The Hermes team has been using a NiteHawk Raptor (Isuzu), a Masco (Ram 1500), and a Tymco 600 (FL70), which have all been retrofitted to operate autonomously. The driverless system has proven to be deployable routinely without a safety driver. The developers have found that implementation of the technology on a new commercial pavement sweeping site takes only a few hours.
Guilhem explains why the team is launching the initial version of the product for parking lots instead of street sweeping operations, “We discovered that it will be faster to go to market with the technology developed for use in sweeping parking lots vs. streets, so we’re operating automated sweepers on parking lots as part of our product development process. We can now go onto new parking lots and create a 3D map of the area to be serviced within a few hours. Then, we can deploy the sweeper trucks, driverless, onto the parking lots.
At the current stage, we can save money, compared to using a sweeper truck operated by a person, and ensure consistently high-quality service. The average sweeping business using this technology can be expected to realize at least a 25% cost reduction.”
Hermes Robotics is also working with the US Department of Defense on several other use cases, the nature of which Herail said he is not at liberty to discuss at this time.
The immediate next step for Hermes Robotics is to connect with sweeping business operators who are ready to become users of the equipment for about 6 to 12 months of beta testing. That will mostly involve free trial periods of the driverless equipment for pavement sweeping company operators who want to work with the Hermes team to provide feedback on the efficiency and quality of the work performed using their new technology.
For beta test participants, the hardware fee will be waived, and the software fee will only begin after the beta test period. When the testing phase is completed, the group plans to prepare for mass distribution. At that point, there will be a fixed fee for the hardware of the kit and a subscription fee for the software.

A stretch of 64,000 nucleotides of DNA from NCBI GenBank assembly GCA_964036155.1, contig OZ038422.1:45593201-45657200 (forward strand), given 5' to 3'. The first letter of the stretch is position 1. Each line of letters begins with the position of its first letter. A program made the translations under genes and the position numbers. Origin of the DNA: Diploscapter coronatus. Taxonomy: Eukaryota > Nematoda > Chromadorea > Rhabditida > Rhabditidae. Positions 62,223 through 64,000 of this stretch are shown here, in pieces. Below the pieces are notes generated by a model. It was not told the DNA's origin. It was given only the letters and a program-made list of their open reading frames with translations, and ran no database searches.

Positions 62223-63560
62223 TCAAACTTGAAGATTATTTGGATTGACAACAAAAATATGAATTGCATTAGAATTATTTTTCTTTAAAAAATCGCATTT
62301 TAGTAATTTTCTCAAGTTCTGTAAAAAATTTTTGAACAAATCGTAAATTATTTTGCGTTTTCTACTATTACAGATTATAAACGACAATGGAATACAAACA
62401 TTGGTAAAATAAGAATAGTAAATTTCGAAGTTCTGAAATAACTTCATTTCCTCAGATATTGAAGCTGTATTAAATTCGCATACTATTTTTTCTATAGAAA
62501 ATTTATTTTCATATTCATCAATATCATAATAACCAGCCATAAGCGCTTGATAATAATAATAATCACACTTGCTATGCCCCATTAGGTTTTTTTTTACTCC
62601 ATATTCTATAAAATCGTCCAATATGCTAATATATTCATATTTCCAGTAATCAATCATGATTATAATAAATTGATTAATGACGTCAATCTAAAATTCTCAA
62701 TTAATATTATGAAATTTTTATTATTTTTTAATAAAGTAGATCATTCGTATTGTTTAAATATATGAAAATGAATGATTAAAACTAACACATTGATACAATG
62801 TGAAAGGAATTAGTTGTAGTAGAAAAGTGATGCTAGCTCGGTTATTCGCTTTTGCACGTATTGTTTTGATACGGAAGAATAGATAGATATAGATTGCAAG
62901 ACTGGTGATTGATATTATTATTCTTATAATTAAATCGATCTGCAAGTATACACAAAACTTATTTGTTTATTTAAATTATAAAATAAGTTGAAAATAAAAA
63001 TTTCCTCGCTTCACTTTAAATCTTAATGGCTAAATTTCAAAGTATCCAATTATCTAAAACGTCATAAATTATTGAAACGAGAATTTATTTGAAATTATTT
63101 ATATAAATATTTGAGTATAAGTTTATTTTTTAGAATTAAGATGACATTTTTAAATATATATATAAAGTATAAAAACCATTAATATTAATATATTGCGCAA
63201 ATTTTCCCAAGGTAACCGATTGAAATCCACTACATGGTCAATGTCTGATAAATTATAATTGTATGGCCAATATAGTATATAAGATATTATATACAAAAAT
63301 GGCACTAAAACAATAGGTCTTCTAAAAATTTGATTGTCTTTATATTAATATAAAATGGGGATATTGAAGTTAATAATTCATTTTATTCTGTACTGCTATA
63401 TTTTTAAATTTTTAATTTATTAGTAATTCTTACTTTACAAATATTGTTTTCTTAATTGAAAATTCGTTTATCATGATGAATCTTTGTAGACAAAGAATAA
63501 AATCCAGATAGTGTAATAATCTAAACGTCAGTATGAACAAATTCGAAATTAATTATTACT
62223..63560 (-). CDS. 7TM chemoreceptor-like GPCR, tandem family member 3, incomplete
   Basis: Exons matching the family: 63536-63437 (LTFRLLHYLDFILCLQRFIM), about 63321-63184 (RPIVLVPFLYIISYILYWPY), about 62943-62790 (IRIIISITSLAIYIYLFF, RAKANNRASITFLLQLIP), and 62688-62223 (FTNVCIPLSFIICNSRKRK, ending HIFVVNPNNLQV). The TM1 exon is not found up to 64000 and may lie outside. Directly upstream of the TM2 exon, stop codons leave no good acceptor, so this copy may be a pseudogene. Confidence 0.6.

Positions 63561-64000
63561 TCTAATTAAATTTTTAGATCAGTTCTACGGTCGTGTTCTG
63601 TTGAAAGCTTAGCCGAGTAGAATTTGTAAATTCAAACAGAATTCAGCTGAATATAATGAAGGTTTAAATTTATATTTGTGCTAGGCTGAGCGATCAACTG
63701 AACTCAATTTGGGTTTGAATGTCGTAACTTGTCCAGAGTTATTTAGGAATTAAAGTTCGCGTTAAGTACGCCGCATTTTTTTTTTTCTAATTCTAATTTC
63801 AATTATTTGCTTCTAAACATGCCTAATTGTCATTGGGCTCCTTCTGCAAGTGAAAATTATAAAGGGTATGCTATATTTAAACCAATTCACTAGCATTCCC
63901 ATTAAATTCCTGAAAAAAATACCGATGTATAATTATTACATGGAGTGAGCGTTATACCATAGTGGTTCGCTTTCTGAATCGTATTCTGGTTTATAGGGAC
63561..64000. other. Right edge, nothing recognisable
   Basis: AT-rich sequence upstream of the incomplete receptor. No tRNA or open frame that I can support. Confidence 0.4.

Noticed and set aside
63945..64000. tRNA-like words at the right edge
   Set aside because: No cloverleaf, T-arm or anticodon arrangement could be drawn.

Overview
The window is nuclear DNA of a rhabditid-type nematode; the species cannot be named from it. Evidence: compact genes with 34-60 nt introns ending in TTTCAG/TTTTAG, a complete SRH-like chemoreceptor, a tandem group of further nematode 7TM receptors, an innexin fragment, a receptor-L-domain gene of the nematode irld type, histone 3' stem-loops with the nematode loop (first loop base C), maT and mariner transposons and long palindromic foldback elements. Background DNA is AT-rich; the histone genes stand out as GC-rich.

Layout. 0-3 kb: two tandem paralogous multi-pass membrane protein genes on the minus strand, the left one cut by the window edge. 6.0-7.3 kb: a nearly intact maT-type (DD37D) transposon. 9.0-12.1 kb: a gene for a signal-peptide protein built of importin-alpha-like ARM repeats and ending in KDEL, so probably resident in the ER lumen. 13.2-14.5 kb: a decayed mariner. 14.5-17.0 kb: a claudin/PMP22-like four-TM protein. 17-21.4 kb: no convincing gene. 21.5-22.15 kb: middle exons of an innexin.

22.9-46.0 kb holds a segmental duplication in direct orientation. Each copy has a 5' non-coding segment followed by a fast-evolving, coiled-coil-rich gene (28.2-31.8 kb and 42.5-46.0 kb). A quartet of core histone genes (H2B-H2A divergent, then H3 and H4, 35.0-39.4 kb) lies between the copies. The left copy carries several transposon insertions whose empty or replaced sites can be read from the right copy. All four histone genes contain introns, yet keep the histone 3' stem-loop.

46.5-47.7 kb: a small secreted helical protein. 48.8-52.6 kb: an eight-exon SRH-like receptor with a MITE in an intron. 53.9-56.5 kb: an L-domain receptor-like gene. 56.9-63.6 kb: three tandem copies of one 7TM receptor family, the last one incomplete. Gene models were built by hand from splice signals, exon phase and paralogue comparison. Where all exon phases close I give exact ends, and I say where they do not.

The business model will feature a fully equipped installation team that goes to customers’ locations and retrofits the kit directly onto their existing sweeper trucks. Hermes has obtained insurance for operating sweeper trucks with the Hermes self-driving technology and is considering facilitating the acquisition of that coverage for other operators who want to have the kit installed on their trucks.
“One of the many things we’ve learned over time that has encouraged us to press forward with this endeavor is that the pavement sweeping industry is innovation-friendly. People in the business are always looking for ways to improve their methods of doing things and the quality of their services and to streamline their operations.
We’ve talked with many people in the industry who have shown great enthusiasm for what we’re doing. So, we’re really excited to go to the next step and start testing it with sweeping companies using it in their operations.”
For more information about Hermes Robotics, Inc., or contacts regarding the research and development of their new driverless truck technology, email email@example.com or visit http://hermes-robotics.com/.